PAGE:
Unit – II D

Mendel’s Experiment (Dihybrid Cross)

Dihybrid Cross:

  • In organism, there are many characters and each character is controlled by respective alleles. To study whether one pair of allele affects or influences the inheritance pattern of pair of other alleles, Mendel performed dihybrid cross experiments.
  • In dihybrid cross he considered two traits simultaneously. Further Mendel performed trihybrid crosses and then he proposed the third law called law of independent assortment.
  • A cross between two pure (homozygous) pattern in which inheritance pattern of two contrasting characters is studied is called dihybrid cross.
  • It is a cross between two pure (obtained by true breeding) parents differing in a two pairs of contrasting characters.

Procedure of Dihybrid Cross Experiment

Step – 1: Selection of parents and obtaining Pure lines:

  • For dihybrid cross Mendel selected pea plant having yellow and round seeds as female parent and pea plant having green and wrinkled seeds as male parent. He obtained pure line by selfing these plants for three generations. He confirmed that pea plant having yellow and round seeds are producing yellow and round seeds and pea plant having green and wrinkled seeds are producing green and wrinkled seeds.

Step – 2: Emasculation, Dusting and Raising F1 Generation:

  • Emasculation

    Emasculation is a process of removal of stamens before formation of pollen grains (anthesis). This is done in bud condition. The bud is carefully open and all stamens (9 + 1) are removed carefully.

  • Dusting and Rasing F1 Generation:

    The pollens from selected male flower are dusted on the stigma of emasculated female flower. This is artificial cross. Mendel crossed many flowers, collected seeds and raised F1 generation. Yellow and round are dominant alleles, hence all F1 Generation was with yellow and round seeds. All the plants produced in F1 generation with yellow and round seeds (YyRr), which are heterozygous for both the alleles and are called dihybrid.

  • Punnett Square for F1 Generation:

Step – 3: Selfing of F1 hybrids to produce F2 Generation:

  • Mendel allowed natural pollination in each F1 hybrid; collected seeds separately and F2 generation is obtained.
  • Punnett Square for F2 Generation:

Mendel's Experiment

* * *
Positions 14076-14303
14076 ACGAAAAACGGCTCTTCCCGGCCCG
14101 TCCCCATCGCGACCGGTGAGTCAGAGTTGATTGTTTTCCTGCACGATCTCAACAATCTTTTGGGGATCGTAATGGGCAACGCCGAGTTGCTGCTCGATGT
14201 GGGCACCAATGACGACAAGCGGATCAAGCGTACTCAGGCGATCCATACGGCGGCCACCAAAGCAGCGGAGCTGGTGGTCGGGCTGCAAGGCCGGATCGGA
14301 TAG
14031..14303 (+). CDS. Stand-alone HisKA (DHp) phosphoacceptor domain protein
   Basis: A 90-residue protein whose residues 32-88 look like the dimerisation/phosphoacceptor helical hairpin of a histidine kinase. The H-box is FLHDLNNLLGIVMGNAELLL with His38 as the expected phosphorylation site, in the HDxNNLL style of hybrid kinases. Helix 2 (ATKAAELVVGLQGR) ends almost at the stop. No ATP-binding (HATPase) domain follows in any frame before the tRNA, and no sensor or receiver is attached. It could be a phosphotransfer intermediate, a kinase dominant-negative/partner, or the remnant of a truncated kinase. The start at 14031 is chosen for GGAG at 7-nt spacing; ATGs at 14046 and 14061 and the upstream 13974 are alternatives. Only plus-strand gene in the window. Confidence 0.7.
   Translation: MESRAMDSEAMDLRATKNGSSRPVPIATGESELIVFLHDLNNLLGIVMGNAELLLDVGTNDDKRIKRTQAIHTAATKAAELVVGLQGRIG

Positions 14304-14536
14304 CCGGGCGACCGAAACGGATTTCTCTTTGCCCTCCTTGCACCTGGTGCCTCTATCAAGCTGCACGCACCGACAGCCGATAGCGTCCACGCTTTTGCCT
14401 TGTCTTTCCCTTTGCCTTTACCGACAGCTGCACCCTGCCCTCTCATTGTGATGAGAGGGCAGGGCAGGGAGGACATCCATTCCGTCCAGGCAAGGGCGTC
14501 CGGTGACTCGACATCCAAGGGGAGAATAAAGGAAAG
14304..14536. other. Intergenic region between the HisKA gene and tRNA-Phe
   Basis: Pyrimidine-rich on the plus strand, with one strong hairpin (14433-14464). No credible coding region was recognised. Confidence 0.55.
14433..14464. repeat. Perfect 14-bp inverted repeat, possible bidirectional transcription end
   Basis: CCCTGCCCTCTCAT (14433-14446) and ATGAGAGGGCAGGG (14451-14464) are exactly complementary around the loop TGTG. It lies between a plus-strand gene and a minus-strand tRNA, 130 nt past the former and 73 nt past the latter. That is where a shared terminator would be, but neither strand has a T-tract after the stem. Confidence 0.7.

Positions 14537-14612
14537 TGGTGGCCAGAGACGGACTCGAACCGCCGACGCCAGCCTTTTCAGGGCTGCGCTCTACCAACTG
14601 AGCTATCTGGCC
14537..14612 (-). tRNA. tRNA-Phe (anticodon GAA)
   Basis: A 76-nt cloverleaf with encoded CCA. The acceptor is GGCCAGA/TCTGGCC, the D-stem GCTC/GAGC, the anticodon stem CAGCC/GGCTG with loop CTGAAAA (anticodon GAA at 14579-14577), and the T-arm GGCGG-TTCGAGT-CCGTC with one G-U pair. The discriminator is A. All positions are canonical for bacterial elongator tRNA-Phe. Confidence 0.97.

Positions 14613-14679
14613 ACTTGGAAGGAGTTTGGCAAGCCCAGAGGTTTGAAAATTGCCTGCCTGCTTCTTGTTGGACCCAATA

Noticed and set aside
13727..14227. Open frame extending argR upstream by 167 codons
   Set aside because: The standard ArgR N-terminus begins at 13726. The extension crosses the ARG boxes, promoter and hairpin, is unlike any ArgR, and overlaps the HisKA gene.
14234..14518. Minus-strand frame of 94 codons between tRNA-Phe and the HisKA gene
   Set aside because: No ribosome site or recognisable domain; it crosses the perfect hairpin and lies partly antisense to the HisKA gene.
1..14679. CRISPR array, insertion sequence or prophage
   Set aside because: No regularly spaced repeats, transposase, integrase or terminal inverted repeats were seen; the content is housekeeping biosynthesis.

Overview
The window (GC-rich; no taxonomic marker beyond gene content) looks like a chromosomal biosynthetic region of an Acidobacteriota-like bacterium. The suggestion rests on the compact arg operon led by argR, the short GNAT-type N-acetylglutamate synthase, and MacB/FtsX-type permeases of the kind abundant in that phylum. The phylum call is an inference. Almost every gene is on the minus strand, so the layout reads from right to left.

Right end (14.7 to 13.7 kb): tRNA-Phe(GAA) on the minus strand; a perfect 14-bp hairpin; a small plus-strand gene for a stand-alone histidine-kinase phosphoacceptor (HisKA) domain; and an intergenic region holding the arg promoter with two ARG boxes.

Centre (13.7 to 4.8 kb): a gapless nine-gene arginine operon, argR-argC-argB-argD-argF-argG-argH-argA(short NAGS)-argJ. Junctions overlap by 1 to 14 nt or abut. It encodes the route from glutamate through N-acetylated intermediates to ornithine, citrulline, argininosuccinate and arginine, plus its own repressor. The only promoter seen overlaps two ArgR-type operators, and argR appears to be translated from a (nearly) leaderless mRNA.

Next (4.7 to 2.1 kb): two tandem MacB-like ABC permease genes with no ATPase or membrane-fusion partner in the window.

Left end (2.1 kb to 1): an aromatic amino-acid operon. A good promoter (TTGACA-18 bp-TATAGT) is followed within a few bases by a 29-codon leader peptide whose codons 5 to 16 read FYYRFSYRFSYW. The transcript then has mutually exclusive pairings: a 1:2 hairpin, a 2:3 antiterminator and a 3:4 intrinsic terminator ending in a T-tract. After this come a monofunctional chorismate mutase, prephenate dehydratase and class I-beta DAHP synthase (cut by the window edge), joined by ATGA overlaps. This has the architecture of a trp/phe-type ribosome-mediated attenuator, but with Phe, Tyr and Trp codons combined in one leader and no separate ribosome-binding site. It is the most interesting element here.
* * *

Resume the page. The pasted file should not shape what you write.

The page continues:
Observations of Dihybrid Cross Experiment:


  • Mendel expected the ratio of yellow and round seeds to green and wrinkled seeds to be 3:1.


  • He found seeds of four types yellow round, yellow wrinkled, green round and green wrinkled in the ratio 9:3:3:1.
  • Out of these four types, two were parental combinations. Viz. yellow round and green wrinkled and two were new combinations yellow wrinkled and green round.
  • In all Mendelian dihybrid crosses the ratio in which four different phenotypes occurred was 9:3:3:1. This ratio is called dihybrid ratio.
  • Phenotypic ratio i.e. the ratio of yellow round, yellow wrinkled, green round and green wrinkled in the ratio 9:3:3:1.

Mathematical Explanation of Mendel’s Law ofIndependent Assortment:

  • Meaning of the word assortment is ‘randomly and freely’. Thus probability theory is applicable to the dihybrid cross experiment.
  • By the basic principle of probability, “Probability of two independent events occurring simultaneously is product of their individual probabilities”
  • The probability of the first trait is 3:1 while that of the second trait is also 3:1. Thus the dihybrid ratio should be (3:1) x (3:1) = 3 x 3 : 3 x 1 : 1 x 3 : 1 x 1 i.e. 9:3:3:1
  • Genotypic ratio YYRR: YYRr: YyRR: YyRr: Yyrr: Yyrr:yyRR:yyRr: yyrr is 1:2:2:4:1:2:1:2:1.
  • Mendel performed ample dihybrid crosses and reciprocal crosses with different combinations. Every time he got the same pattern of result. The uniform expression was both dominant in F1 generation.In F2 generation always he got both dominant in large number.

Mendel’s Third Law of Inheritance (Law of Independent Assortment):

  • When two homozygous parents differing in two pairs of contrasting traits are crossed, the inheritance of one pair is independent of other.
  • In other words, when a dihybrid (or polyhybrid) forms gametes, assortment (distribution) of alleles or different traits is independent of their original combinations in the parents. This law can be explained by help of dihybrid cross and dihybrid ratio.
  • It is immaterial whether both dominant characters enter the hybrid from the same or two different parents but the segregation and assortment remains the same.
  • The appearances of new combination proves the law.
  • The law is universally applicable.

Reasons of Mendel’s Success:

  • The choice of garden pea plant was excellent.
  • As Mendel has mathematical background he applied probability theory to the experiment. For this he counted the plants, seeds personally and kept complete record of every cross.
  • He started with one, then two traits and so on, while before him bilogists tried multiple traits simultaneously.
  • Fortunately, the phenomenon observed in modern genetics like linkage, co-dominance, incomplete dominance, gene interaction was not shown by the garden pea plant.
  • During emasculation and dusting he took utmost care that the no plant under observation is not getting contaminated with foreign pollen

Importance of Mendel’s Laws:

  • The concept of dominant and recessive factors is very important. This character is shown by many hereditary traits.
  • It gives an idea of new combinations of traits which are very useful in developing a desirable trait in a progeny.
  • This information is particularly used in the field of plant and animal breeding. Thus a new type of plants and animals can be produced by hybridisation.

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